Please Note: This article is written for users of the following Microsoft Word versions: 2007, 2010, and 2013. If you are using an earlier version (Word 2003 or earlier), this tip may not work for you. For a version of this tip written specifically for earlier versions of Word, click here: Special Differences when Searching.

Special Differences when Searching

by Allen Wyatt
(last updated January 24, 2015)

Word includes a powerful search feature that allows you to find information based on just about every conceivable condition. As covered in other issues of WordTips, you can even use wildcards (Word's term for what programmers call regular expressions) in your searching. Here's a tip you may not have known, however.

First, start by displaying the Find tab of the Find and Replace dialog box. (This could just as easily apply to the Replace tab, but working with the Find tab will illustrate the point.) If the More button is available, click it so that the dialog box is expanded. (See Figure 1.)

Figure 1. The expanded Find tab of the Find and Replace dialog box.

When you use the normal search capabilities of Word (in other words, the Use Wildcards check box is not selected), the Special button at the bottom of the dialog box displays different special characters for which you can search. If you do a wildcard search (the Use Wildcards check box is selected), the options available when you click on Special are changed to reflect the special needs of using wildcards in your searching.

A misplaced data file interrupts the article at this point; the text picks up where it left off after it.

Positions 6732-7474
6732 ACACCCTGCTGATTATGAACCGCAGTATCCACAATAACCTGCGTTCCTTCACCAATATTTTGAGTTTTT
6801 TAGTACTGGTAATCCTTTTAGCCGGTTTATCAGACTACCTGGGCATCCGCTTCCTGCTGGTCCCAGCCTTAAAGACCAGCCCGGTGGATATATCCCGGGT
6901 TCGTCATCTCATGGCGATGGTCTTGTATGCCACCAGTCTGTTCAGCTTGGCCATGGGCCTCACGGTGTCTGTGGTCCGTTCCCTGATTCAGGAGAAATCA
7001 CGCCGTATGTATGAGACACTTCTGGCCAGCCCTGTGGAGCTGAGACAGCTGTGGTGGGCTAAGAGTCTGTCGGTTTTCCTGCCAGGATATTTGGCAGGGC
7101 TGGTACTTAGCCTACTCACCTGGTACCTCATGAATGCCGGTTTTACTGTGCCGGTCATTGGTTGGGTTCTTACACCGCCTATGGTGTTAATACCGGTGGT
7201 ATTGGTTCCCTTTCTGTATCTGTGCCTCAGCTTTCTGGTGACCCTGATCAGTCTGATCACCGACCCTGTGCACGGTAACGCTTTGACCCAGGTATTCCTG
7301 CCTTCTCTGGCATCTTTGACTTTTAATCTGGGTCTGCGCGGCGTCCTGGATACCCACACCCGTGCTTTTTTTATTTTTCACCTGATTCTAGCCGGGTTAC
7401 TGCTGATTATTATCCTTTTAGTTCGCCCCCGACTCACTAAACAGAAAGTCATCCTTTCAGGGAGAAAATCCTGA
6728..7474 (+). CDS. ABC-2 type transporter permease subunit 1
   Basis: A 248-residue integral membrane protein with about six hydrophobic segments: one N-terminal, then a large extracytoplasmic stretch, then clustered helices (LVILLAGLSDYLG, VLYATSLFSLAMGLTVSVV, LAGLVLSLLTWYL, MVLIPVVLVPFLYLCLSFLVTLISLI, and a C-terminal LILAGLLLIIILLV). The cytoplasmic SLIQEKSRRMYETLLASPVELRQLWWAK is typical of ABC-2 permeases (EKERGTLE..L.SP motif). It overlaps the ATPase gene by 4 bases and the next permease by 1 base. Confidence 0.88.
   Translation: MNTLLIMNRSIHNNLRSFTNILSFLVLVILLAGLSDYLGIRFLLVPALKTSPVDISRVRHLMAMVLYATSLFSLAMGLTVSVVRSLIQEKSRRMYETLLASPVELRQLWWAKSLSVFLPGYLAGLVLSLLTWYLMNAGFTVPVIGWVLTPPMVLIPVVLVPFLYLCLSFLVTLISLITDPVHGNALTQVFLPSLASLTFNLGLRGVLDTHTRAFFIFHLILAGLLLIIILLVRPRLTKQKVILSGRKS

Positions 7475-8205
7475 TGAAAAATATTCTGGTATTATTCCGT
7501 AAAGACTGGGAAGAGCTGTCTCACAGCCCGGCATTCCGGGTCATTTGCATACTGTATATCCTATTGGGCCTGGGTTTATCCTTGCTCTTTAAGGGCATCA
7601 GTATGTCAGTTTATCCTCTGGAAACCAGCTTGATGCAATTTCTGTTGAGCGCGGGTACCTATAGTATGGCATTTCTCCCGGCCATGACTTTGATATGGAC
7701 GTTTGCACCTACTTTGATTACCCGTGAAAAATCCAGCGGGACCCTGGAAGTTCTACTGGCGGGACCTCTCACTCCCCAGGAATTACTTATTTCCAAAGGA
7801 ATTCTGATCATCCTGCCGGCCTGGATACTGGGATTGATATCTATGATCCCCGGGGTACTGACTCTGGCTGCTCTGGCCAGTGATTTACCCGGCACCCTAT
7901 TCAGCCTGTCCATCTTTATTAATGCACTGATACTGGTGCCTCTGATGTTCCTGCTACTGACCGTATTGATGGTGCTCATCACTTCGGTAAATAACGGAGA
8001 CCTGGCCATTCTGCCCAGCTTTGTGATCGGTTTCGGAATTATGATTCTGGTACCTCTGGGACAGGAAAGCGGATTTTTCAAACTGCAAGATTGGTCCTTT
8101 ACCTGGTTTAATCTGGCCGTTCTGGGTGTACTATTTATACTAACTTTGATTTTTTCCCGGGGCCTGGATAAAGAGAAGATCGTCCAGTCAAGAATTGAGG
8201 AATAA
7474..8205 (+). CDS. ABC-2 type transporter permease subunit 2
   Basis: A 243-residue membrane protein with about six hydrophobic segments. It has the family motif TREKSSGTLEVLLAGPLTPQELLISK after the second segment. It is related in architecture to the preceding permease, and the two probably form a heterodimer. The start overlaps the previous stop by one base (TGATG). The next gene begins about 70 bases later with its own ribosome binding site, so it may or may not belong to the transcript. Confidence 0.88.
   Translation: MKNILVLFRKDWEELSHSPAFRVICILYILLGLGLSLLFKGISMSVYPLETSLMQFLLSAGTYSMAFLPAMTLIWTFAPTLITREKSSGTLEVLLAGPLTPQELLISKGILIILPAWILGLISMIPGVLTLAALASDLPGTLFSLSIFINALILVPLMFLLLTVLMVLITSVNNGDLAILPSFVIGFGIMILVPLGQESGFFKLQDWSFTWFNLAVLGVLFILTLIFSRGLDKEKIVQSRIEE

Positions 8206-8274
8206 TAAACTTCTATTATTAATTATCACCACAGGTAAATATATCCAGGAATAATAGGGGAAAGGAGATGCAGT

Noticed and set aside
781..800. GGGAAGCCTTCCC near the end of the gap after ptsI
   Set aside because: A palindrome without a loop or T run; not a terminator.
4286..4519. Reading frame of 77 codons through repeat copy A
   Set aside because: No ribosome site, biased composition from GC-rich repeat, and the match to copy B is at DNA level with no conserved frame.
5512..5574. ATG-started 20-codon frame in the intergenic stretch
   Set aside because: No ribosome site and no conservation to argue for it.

Why is this a big deal? Because along with the power available by using wildcards in your searching comes additional complexity. Sometimes it is hard to remember the meaning of the different special wildcard characters. Remembering that the Special button displays the necessary characters helps make using wildcards easier.

WordTips is your source for cost-effective Microsoft Word training. (Microsoft Word is the most popular word processing software in the world.) This tip (2076) applies to Microsoft Word 2007, 2010, and 2013. You can find a version of this tip for the older menu interface of Word here: Special Differences when Searching.

Author Bio

Allen Wyatt

With more than 50 non-fiction books and numerous magazine articles to his credit, Allen Wyatt is an internationally recognized author. He  is president of Sharon Parq Associates, a computer and publishing services company. ...

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